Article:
Want to fly a spacecraft to the moon? Here’s your computer code

Of all the amazing images from the moonshot days, this one to me is still the most enduring.


It’s Margaret Hamilton, then just a kid, like so many of the brilliant minds that figured out how to do things the world didn’t know how to do. She was responsible for the software on the Apollo program. That big stack is the printed-out code written by the MIT Instrumentation Laboratory in the mid-1960s.

The code has been available in an obscure way for a few years but now it’s been uploaded to GitHub, a code-sharing site, by former NASA intern Chris Garry. Programmers are having a field day looking at the scrapbook of computers past, Quartz says. It’s almost as if the original coders knew that someday we’d be looking at their work from tiny computers held in our hands, computers with the power that would have filled several rooms back in the day.

Within hours, coders began dissecting the software, particularly looking at the code comments the AGC’s original programmers had written. In programming, comments are plain-English descriptions of what task is being performed at a given point. But as the always-sharp joke detectives in Reddit’s r/ProgrammerHumor section found, many of the comments in the AGC code go beyond boring explanations of the software itself. They’re full of light-hearted jokes and messages, and very 1960s references.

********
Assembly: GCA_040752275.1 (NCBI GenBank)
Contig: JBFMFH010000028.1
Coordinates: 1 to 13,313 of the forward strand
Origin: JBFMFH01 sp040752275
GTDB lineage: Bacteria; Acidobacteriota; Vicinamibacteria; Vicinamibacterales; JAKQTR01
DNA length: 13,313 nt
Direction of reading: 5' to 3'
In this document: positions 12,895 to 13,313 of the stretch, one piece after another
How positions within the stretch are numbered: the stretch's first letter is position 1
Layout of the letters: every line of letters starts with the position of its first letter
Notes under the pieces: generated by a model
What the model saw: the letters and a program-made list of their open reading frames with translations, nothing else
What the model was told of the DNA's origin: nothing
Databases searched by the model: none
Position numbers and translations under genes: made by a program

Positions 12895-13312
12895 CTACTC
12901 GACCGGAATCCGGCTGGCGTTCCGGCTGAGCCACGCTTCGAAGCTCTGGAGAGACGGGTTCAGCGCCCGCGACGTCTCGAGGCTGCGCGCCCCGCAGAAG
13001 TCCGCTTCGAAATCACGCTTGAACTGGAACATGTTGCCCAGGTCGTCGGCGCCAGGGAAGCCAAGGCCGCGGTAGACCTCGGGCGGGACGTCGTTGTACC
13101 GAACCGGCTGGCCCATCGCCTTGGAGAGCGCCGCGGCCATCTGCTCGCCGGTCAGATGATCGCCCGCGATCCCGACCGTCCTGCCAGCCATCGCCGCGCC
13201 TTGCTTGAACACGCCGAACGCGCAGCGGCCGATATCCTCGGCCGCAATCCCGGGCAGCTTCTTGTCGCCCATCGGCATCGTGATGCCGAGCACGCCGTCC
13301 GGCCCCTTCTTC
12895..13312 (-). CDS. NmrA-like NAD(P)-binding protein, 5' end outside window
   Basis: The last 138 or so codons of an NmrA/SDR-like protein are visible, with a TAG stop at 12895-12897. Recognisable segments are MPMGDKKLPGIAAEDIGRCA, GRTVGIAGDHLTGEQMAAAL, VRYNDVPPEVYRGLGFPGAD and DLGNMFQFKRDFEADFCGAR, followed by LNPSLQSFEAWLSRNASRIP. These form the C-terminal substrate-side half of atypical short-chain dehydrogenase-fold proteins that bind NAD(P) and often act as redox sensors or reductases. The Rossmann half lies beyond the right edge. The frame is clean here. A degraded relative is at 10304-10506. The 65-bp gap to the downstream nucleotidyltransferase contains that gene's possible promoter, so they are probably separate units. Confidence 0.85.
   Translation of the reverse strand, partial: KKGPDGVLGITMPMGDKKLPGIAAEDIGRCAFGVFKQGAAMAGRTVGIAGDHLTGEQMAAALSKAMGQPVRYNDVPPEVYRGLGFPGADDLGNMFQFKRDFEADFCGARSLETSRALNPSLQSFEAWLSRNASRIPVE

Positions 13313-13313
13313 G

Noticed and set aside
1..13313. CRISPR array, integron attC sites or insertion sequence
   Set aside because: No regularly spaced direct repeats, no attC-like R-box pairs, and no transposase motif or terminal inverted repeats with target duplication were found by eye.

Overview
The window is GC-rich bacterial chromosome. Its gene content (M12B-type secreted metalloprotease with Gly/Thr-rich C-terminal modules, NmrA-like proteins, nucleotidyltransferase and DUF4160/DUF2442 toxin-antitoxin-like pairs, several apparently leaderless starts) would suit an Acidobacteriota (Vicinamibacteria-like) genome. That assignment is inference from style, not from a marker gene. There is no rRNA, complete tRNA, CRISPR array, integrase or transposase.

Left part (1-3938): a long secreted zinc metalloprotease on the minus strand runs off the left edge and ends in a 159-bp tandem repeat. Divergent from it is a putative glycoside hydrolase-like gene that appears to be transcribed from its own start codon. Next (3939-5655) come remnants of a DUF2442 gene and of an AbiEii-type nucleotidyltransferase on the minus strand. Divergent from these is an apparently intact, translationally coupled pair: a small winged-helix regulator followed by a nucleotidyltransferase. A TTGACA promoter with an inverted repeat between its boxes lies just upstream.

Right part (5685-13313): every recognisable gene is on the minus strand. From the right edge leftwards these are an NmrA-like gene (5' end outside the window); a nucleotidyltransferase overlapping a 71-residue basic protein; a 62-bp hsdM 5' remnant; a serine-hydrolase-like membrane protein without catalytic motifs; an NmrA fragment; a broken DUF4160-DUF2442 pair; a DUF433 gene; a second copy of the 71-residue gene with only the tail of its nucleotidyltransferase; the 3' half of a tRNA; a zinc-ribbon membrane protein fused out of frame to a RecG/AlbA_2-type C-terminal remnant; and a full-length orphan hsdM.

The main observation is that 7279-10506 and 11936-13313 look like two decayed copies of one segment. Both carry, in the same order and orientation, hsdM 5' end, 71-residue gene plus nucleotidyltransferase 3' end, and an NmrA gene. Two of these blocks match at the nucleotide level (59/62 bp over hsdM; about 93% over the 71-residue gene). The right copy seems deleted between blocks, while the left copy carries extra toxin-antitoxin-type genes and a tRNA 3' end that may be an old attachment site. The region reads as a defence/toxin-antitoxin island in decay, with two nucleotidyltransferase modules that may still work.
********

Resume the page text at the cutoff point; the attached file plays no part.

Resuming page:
One of the source code files, for example, is called BURN_BABY_BURN–MASTER_IGNITION_ROUTINE, and the opening comments explain why:

About 900 lines into that subroutine, a reader can see the playfulness of the original programming team come through, in the first and last comments in this block of code:


Here’s the code from the computer routine for lunar module braking as the LEM (lunar lander) approached the surface of the moon.